France is in bad shape. Germany’s most important European partner will likely exceed the 3 percent deficit limit set by the euro zone in 2018. Unemployment is at almost 10 percent. A lack of competitive ability is destroying whole branches of industry and even the slightest effort at reform gets bogged down in union disputes. Even worse, for what seems like an eternity, France’s political elite has been unable to present people with any programs or candidates that even come close to being convincing.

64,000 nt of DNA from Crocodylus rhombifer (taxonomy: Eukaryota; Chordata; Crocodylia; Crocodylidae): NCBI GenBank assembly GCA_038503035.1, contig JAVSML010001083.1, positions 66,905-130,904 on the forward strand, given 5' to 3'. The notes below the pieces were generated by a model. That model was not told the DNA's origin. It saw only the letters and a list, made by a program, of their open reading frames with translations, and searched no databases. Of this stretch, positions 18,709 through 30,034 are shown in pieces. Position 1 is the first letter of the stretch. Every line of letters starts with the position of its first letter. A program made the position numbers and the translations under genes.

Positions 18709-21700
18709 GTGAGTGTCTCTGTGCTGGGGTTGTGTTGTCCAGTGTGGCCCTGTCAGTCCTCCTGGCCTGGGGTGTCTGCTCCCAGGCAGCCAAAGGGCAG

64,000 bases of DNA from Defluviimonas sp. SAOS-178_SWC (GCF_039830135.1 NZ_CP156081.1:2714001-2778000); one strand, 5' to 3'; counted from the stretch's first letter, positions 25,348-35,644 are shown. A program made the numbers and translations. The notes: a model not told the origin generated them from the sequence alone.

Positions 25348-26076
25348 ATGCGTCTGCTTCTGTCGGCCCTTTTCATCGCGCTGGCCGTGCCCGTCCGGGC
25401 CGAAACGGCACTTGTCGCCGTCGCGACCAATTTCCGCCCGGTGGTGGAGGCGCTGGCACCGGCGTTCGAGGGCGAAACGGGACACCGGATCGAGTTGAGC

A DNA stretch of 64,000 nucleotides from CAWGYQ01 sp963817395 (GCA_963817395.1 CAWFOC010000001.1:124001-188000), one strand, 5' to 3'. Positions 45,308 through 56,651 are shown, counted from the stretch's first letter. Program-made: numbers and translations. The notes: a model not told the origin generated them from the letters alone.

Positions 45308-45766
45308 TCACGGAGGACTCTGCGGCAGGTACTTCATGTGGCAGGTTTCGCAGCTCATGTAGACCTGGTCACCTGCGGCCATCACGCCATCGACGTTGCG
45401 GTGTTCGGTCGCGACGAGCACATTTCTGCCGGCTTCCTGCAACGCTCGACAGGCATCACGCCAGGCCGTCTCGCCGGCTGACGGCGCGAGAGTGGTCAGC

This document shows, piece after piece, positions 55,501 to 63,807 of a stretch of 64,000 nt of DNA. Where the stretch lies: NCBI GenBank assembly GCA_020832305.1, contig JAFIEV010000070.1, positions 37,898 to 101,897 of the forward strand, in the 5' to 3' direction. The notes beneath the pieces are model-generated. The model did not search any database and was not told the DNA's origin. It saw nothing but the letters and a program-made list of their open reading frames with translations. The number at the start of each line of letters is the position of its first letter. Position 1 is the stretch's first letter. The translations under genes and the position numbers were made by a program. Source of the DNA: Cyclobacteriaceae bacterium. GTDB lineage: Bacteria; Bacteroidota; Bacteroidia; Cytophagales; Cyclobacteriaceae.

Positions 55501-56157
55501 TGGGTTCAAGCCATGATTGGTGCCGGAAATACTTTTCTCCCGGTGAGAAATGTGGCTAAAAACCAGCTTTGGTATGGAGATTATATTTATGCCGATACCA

On the contrary, they continue to distance themselves from voters’ reality. And so it is that Marine Le Pen, with her right-wing populism and isolationism, is determining the debates of the day – and on April 23, has a chance of coming out of the ballot as the winner.
But this is only one part of the French reality and the answers presented are often too simplistic. There is no one cause and therefore, no one solution for “the French problem.”
Like many industrialized nations in the era of globalization, French society is also marked by contrasts, differing dynamics and complex and multifaceted tension.